CHICAGO — A measure to regulate where public bookcases, also known as Little Free Libraries, can be built in Chicago was advanced by a key city committee Tuesday.
Introduced this summer by Ald. Raymond Lopez (15th), the ordinance would require a public way use permit to build a free library on city-owned property. Little Free Libraries are often placed on city parkways outside their owners’ homes.
Additionally, only “organizations, not-for-profit entities and licensed businesses” would be eligible to receive the necessary permit to build a bookcase on city land under the legislation.
Private individuals would not be allowed to construct the structures on public property at all, Lopez confirmed in an interview Tuesday.
Libraries located on private property, like a front yard, would not be impacted by the measure.
“These bookcases have been popping up all throughout the city completely unregulated. And we’ve seen now as they gain traction in popularity, they’re showing up in locations that they probably need some clarification, particularly in parkways that don’t belong to the individual erecting the bookcase,” Lopez said. “So what this ordinance does is just basically creates a permit that will serve as a way of registering these in the public way.”
Lopez did not directly answer a question about whether neighbors who have built Little Free Libraries on public property would be allowed to keep them. But he said they should “get ready to have that conversation” about the structure’s future.
Chicago city code currently requires public way permits for various uses of city land, including signs, benches, bicycle racks and more.
The measure passed unanimously and without discussion Tuesday during a meeting of the City Council’s Committee on Transportation and Public Way. It must now be approved by the full Council, which next meets Wednesday.
Owners of the libraries who receive a public way permit will be required to “paint, plainly mark, or otherwise affix the permit number and the permit holder’s name, address and telephone number on the outside of each public bookcase,” according to the ordinance.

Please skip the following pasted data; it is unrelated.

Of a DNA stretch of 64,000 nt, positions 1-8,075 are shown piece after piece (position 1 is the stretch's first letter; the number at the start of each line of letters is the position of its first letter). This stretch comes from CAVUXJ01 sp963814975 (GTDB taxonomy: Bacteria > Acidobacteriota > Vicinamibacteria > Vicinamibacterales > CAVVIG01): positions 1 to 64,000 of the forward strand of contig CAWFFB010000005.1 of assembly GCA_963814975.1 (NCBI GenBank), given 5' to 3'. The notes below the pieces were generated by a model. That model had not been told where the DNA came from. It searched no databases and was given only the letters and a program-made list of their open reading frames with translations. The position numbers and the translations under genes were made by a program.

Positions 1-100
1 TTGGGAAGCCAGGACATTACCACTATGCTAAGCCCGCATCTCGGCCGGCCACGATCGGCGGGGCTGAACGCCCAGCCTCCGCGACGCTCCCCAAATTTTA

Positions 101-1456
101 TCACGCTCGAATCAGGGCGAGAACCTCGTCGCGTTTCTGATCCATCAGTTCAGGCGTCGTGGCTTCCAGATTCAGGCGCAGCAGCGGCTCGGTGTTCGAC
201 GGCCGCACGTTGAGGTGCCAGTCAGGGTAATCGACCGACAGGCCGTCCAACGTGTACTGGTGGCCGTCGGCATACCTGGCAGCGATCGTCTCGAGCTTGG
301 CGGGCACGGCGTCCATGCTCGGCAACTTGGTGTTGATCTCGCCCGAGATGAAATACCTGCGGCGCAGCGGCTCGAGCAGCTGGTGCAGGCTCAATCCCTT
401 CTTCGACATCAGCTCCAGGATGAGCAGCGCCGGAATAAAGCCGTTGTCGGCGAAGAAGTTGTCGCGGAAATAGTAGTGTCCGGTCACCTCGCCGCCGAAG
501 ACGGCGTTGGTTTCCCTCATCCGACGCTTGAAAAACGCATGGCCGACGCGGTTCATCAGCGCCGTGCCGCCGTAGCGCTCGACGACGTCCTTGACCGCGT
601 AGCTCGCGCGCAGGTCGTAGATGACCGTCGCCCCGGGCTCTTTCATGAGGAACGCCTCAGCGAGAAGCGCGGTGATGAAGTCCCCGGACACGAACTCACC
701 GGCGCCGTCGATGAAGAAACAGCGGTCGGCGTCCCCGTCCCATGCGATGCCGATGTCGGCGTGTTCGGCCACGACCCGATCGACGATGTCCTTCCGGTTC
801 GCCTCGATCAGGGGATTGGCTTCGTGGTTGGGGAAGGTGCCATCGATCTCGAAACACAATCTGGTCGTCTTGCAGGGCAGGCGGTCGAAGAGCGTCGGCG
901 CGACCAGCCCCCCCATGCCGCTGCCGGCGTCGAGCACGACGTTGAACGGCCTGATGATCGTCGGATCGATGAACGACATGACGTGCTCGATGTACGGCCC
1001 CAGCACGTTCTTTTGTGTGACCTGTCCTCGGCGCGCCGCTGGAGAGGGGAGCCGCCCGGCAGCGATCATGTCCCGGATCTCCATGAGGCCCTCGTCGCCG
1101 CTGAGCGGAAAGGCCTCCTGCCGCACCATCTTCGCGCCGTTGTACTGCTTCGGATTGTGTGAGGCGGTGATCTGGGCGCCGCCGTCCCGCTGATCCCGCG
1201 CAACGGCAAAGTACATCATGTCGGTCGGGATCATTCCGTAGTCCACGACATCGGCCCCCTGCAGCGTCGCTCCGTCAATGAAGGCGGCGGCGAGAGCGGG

The permits will be free for qualifying organizations and businesses, Lopez said.
“There’s no price to this permit, because we’re not trying to make money or we’re not trying to hamper the public’s ability to erect these bookcases,” he said. “I think they’re great. I’ve had Boy Scouts donate them, I have one in my office. We just want to make sure that we have a system in place of knowing who’s responsible and where they can go.”
Reached after the measure passed committee on Tuesday, one free library advocate however expressed concerns over the measure.
Nancy Wulkan is the founder of Neighbor to Neighbor Literacy Project, a nonprofit that works to expand literacy access by installing Little Free Libraries, or as the group calls them, Book Boxes, across Chicago.
She said there are some positives about the additional regulations, like clarifying who is responsible for the maintenance of each public bookcase. She’s also happy there would no fee required to access the permit.
But Wulkan also said Lopez’ ordinance could ultimately limit access to literacy, especially in communities where local block clubs and neighborhood groups may not be officially registered organizations but still want to build a free library.
“Anything that makes the process harder or more complicated, more intimidating, is probably going to discourage this kind of activity,” Wulkan said. “And I would hope that the City Council wants to embrace and encourage citizens to get involved and to find ways to bring community together. It really demonstrates people in that neighborhood, in that block, really care about the block.”
Wulkan also said there are good reasons people place their Little Free Libraries in the public parkway near their homes, even if it’s technically city property. Namely, it’s easier for the surrounding community to access them there, she said.
“If you keep it on residential property, private property, sometimes people are intimidated. ‘Oh, can I use this? I don’t know. … I don’t want to trespass on property, or whatever,'” Wulkan said. “So that’s why I think a lot of neighborhoods, a lot of residents put it in the parkway right in front of their house, because then it’s right at the street and people can pop by easily and use it that way.”
If passed by the full Council, the proposed regulations will go into effect Jan. 1.
Alderpeople during Tuesday’s committee meeting also approved a measure introduced by Ald. Andre Vasquez (40th) requiring quarterly hearings “regarding the service levels, operations and security” of the Chicago Transit Authority.
The ordinance would also require the CTA President — currently Dorval Carter — to testify if requested by the transportation committee chair.
An ordinance that would direct the city’s forestry bureau to remove or trim “all damaged, diseased or dangerous” trees on city parkways was tabled during Tuesday’s meeting.
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